History & Culture

Crafting an Onam tradition

Craftsmen giving final touches to 'Onavillu', a ceremonial bow that is offered to the deity of the Sree Padmanabhaswamy temple as part of the annual rituals during Onam festival season in Thiruvananthapuram.

Craftsmen giving final touches to 'Onavillu', a ceremonial bow that is offered to the deity of the Sree Padmanabhaswamy temple as part of the annual rituals during Onam festival season in Thiruvananthapuram.   | Photo Credit: C.RATHEESH KUMAR

Consecrating hand-crafted Onavillu — ceremonial bows — at the Sree Padmanabhaswamy temple in Thiruvananthapuram is an Onam tradition that dates back to time immemorial

Among the vast, magnificent collection at Victoria and Albert Museum (V&A), London, is a unique item that is kept in storage. The ‘item,’ a wooden bow stave, painted and lacquered with pictures of the incarnations of Vishnu, was presented to the East India Company, in 1855, by the Maharaja of erstwhile Travancore. The painted wooden bow, transferred to the V&A collection from the India Museum in 1879, is undoubtedly a fine specimen of the Onavillu, a ceremonial artefact unique to Travancore.

The practice of consecrating Onavillu a.k.a. Pallivillu at Sree Padmanabhaswamy temple in the Malayalam month of Chingam, corresponding with the festival of Onam, has been in vogue from time immemorial. An early record from 1502 A.D. mentions one Mathevan Kumaranaya Achari who made the Pallivillu for the temple. Some of the later records also mention various privileges enjoyed by the clan of craftsmen, who carried forward the tradition that is confined to close family circles. But apart from the temple records very little information is available, from other literary sources, about this ancient practice.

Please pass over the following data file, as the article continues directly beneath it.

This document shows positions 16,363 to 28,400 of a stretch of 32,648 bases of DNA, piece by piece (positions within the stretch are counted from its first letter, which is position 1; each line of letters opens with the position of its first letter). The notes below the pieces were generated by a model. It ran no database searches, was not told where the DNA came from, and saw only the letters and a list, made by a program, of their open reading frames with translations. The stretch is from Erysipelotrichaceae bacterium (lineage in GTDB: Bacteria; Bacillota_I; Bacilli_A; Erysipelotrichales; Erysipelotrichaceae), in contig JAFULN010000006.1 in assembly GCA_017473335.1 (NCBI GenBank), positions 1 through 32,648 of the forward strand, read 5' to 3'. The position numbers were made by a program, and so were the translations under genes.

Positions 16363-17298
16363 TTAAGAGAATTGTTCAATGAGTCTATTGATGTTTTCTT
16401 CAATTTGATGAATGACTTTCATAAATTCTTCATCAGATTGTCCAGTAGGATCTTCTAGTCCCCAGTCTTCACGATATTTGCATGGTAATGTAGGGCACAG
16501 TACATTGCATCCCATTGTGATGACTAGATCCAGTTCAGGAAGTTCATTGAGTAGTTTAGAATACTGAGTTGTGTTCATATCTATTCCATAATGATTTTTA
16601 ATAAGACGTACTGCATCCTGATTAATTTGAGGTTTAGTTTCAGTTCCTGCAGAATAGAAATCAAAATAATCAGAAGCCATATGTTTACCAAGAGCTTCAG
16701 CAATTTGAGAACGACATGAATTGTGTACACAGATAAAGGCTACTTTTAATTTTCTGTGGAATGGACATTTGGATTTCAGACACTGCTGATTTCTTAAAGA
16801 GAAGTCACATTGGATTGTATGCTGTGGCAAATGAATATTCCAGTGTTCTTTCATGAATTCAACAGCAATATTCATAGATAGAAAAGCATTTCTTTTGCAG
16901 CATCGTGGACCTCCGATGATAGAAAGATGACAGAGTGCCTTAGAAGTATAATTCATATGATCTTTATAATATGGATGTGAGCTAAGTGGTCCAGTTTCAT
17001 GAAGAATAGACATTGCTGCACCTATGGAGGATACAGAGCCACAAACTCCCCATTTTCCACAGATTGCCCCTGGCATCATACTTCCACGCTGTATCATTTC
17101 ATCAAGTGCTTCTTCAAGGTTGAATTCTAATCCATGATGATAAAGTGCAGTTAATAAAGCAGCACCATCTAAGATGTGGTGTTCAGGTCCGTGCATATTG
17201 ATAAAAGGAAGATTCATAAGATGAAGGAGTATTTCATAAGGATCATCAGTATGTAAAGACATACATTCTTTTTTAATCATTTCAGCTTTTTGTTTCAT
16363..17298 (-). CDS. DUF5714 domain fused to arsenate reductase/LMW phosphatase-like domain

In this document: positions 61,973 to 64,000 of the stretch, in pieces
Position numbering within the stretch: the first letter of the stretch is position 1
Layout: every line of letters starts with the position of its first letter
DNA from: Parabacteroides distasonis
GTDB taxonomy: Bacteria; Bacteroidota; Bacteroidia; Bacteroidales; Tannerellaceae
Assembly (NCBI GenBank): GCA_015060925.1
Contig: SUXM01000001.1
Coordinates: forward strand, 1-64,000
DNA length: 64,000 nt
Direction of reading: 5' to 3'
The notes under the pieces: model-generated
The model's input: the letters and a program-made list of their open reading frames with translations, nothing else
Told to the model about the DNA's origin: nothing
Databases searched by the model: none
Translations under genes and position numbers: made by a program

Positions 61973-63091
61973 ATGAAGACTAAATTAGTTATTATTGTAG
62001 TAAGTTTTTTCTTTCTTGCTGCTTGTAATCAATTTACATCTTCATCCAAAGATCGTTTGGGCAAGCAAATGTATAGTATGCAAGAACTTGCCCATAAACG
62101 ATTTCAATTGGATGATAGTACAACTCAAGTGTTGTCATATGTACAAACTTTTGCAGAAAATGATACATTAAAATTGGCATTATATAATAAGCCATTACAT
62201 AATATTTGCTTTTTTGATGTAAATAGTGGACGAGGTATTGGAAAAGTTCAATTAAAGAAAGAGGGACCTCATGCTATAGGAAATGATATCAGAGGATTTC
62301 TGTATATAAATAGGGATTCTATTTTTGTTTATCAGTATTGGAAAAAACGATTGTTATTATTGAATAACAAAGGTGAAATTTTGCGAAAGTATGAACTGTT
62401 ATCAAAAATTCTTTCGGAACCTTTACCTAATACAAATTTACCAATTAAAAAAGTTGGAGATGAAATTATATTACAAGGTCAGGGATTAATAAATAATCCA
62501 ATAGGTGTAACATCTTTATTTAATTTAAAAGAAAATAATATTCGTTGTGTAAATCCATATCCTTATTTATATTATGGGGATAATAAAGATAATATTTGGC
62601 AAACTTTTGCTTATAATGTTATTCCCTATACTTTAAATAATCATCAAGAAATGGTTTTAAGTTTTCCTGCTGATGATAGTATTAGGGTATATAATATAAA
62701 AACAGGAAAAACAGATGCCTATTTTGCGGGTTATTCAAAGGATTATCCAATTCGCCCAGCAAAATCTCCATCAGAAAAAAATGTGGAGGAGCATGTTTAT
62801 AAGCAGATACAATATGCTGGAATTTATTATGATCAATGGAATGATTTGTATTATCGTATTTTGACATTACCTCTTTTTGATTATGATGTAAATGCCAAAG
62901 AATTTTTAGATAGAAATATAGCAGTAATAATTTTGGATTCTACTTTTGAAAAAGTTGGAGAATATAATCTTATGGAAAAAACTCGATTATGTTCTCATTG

The legend behind the bow

The craftsmen conducting special poojas before taking the Onavillu to Sree Padmanabhaswamy Temple

The craftsmen conducting special poojas before taking the Onavillu to Sree Padmanabhaswamy Temple   | Photo Credit: Sharat Sunder Rajeev

The tradition of consecrating the Onavillu in Sree Padmanabhaswamy temple, according to the traditional craftsmen, has a colourful legend behind it, linking it to Mahabali, the legendary Asura king, and the Onam festival. Legend has it that when Vamana, the dwarf incarnation of Lord Vishnu, was about to push Mahabali down into the depths of patala (the subterranean realms of the universe), the king implored Vishnu for a vision of all his divine incarnations. Vishnu granted him the boon but Mahabali would see his incarnations only in a painted form.

Lord Viswakarma, the supremo of arts and crafts and the legendary ancestor of all the craftsmen, was tasked with painting all the 10 incarnations of Vishnu on a ceremonial bow. This bow was put up every year during Onam when Mahabali returned from patala to meet his subjects.

The work on the Onavillu commences with a special pooja by the craftsmen who observe strict vrata (fasting) for 41 days. Wood from kadambu, mahogany, jackfruit, aanjili and maruthu trees, abundantly available in Kerala, are used to fashion the bows. The bow-shaped wooden panels are made in three sizes and the flat face of the wooden bow is made smooth to paint the figures of the Gods.

Types of Onavillu

Dasavatharam Villu (detail), showing the 10 incarnations of Lord Vishnu, from the V&A Collection.

Dasavatharam Villu (detail), showing the 10 incarnations of Lord Vishnu, from the V&A Collection.   | Photo Credit: Sharat Sunder Rajeev

Ananthasayanam, Dasavatharam and Sree Krishna Leela were the three bows that were traditionally consecrated in the temple. In 1994, a new bow depicting Sree Rama Pattabhishekam was also dedicated in the shrine of Lord Rama and the tradition continues till date. Further, in 2010, two new bows for Lord Sastha and Lord Ganesha were added to the lot. “The main idol in Sree Padmanabhaswamy temple shows the Lord reclining on the coils of Anantha, the divine serpent, with his eyes half closed in Yoganidra or the yogic trance. In contrast, on the Onavillu, Sree Padmanabhaswamy is portrayed in Veerashayana, with his eyes open and face turned towards the onlooker,” says Binkumar, the head of the Vaniyanmoola Vilayil family associated with the making of the Onavillu.

The red kunchalam (tassels) tied on both sides of the bow is made by convicts housed in the Poojappura Central Jail, a tradition that dates back to the late nineteenth century.

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Printable version | Apr 4, 2020 2:14:53 AM | https://www.thehindu.com/society/history-and-culture/onavillu-and-its-historical-significance/article19545264.ece

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